Newspaper article The Evening Standard (London, England)

Law Minister 'Faces Fine for Failing to Check Illegal Cleaner's Work Papers'

Newspaper article The Evening Standard (London, England)

Law Minister 'Faces Fine for Failing to Check Illegal Cleaner's Work Papers'

Article excerpt

Byline: NicholasCecil Chief political Correspondent

ATTORNEY General Baroness Scotland today faced growing questions over her alleged employment of an illegal immigrant.

The Government's most senior law officer was under pressure to reveal what documents she checked before employing Tongan Loloahi Tapui as housekeeper at her [pounds sterling]2 million home in west London.

The Border and Immigration Agency was also urged to investigate whether Lady Scotland had breached employment rules which could result in a fine of up to [pounds sterling]10,000.

The Attorney General insisted that she had taken on Ms Tapui, 27, "in good faith" after seeing documents which led her to believe that she was entitled to work here. She sacked her yesterday after concerns were raised over her immigration status.

Even unknowingly employing an illegal immigrant can be an offence and it was unclear whether the minister checked the correct papers, as specified by the border agency, which include a passport or other documents.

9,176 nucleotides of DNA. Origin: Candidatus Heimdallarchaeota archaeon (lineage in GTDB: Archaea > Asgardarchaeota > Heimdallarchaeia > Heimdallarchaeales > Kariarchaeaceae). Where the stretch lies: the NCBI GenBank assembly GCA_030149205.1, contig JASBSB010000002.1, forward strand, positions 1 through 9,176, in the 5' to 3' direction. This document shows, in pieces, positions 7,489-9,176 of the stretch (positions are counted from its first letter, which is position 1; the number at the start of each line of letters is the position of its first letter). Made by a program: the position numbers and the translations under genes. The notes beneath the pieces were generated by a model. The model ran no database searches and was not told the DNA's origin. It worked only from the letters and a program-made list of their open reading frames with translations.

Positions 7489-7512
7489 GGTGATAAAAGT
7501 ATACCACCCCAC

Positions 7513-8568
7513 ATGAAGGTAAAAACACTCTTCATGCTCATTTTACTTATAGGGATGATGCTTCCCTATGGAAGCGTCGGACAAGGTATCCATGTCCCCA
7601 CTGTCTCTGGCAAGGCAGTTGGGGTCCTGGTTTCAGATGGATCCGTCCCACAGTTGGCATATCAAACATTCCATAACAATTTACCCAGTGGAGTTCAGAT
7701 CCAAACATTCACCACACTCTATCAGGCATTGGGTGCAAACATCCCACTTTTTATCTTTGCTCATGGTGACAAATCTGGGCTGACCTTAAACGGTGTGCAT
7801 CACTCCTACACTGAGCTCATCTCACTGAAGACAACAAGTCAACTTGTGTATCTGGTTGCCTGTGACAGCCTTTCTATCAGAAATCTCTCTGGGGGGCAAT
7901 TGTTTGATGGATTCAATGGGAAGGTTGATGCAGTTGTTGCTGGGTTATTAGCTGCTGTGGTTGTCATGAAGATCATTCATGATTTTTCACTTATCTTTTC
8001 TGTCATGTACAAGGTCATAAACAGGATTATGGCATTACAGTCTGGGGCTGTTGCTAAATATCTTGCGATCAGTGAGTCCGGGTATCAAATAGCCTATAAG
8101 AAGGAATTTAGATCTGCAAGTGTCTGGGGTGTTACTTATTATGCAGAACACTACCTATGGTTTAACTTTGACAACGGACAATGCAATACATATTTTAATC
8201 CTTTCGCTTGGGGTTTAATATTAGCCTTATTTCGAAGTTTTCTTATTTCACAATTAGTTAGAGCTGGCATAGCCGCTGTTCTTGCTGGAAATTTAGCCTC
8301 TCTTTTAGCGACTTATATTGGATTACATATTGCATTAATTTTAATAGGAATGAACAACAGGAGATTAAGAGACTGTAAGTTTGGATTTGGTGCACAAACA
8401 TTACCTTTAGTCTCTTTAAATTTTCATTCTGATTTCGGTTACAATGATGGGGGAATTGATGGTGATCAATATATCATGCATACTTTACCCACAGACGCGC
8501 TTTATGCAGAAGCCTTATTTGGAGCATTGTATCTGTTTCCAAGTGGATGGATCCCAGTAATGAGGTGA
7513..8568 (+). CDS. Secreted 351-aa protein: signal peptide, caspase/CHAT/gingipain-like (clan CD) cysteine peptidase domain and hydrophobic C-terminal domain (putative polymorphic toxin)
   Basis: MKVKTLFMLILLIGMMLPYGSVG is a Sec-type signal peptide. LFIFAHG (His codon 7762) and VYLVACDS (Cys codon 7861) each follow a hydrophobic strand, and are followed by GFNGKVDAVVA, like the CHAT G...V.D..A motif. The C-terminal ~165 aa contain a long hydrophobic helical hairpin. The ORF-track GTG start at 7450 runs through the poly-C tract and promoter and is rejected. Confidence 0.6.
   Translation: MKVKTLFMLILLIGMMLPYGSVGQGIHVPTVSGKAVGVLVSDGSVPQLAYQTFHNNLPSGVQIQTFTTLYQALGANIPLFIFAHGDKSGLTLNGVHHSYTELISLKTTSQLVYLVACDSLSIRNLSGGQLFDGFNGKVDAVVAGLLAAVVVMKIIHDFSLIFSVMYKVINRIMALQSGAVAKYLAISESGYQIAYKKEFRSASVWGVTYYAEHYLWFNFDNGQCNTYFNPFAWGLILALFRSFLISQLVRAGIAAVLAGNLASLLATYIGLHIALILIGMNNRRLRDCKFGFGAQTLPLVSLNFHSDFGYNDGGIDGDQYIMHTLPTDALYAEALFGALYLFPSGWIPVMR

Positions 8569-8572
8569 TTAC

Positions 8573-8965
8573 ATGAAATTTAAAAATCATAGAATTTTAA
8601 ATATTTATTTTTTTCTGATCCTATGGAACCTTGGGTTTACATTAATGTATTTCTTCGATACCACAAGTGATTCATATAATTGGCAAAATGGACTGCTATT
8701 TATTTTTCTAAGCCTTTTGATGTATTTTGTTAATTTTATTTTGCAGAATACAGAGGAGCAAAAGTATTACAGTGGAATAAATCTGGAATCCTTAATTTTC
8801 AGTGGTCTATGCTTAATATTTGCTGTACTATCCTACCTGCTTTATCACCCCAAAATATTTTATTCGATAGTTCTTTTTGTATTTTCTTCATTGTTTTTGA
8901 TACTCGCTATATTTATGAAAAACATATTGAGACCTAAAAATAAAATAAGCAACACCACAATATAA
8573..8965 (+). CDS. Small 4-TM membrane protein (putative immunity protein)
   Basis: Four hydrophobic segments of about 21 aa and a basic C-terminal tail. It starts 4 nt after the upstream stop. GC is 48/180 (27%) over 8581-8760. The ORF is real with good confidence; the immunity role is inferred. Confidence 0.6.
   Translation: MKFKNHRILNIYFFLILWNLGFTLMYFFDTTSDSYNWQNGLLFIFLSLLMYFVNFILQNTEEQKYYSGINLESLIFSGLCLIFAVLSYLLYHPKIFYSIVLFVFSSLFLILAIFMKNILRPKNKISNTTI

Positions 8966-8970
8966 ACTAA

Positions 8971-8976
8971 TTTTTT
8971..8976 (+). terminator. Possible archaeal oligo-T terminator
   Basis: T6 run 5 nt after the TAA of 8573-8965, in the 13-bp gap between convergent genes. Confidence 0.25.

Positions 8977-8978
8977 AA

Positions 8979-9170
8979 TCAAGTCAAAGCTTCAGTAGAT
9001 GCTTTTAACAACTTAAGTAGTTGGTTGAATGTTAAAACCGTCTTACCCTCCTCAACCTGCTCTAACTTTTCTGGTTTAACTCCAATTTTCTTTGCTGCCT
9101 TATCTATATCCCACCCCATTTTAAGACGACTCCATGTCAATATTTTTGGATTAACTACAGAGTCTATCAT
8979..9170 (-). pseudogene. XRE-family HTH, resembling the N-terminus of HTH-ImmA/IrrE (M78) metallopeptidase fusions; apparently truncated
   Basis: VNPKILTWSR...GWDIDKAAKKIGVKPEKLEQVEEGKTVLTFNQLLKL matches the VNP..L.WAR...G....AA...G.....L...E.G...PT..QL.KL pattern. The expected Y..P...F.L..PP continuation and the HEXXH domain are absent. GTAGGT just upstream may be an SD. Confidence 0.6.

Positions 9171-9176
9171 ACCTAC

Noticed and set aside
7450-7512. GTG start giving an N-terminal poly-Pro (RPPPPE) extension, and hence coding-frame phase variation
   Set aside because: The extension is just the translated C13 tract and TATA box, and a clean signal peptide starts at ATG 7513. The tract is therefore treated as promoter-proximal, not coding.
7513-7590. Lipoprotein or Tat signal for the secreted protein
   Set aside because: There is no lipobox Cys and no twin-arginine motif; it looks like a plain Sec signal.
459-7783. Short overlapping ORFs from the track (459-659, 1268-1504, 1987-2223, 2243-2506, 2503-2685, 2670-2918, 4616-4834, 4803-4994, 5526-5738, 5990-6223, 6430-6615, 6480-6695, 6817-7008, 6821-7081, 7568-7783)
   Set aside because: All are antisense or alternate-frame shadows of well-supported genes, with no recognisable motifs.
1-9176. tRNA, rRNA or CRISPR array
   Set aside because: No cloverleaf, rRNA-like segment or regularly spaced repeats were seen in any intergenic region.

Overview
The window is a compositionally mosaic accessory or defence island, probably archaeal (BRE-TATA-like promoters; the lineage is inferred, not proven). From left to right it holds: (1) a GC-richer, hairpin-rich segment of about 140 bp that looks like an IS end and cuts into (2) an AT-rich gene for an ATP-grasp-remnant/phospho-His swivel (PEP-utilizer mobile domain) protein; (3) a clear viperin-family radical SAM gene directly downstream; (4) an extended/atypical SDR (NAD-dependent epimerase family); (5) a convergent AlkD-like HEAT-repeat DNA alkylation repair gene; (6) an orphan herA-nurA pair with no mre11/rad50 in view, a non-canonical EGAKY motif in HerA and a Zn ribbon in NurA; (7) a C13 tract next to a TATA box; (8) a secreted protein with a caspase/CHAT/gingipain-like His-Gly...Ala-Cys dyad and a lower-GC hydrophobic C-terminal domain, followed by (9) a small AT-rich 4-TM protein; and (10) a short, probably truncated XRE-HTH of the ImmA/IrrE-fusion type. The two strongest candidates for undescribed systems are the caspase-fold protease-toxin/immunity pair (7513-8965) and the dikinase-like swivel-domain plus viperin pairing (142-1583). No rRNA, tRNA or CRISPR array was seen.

Keith Best, chief executive of the Immigration Advisory Service, said that Ms Tapui's passport should have revealed to Lady Scotland whether she was allowed to work or remain in the UK.

He said: "It seems to me inevitable that if these documents are not the documents that are specified in guidance then she (the minister) will face a penalty from the Borders Agency."

Downing Street said Gordon Brown had "full confidence" in the Attorney General.

The revelations, though, are deeply embarrassing to her and the Government. Baroness Scotland was a Home Office minister in 2006 when tough new rules to clamp down on illegal working were taken through Parliament.

In addition, the case appears to expose a gaping flaw in immigration controls as Ms Tapui had a national insurance number despite apparently not being allowed to remain in the country.

Lady Scotland was paying national insurance and tax in relation to her employment. But MPs today warned that she must not be treated differently from anyone else.

Tory MP Patrick Mercer, who sits on the Commons home affairs select committee, said: "The border agency needs to look into this with some urgency. Ministers certainly can't be above the law." Ms Tapui is understood to have been looking after the home, which Baroness Scotland shares with her barrister husband Richard Mawhinney and their two teenage sons, for the past six months. …

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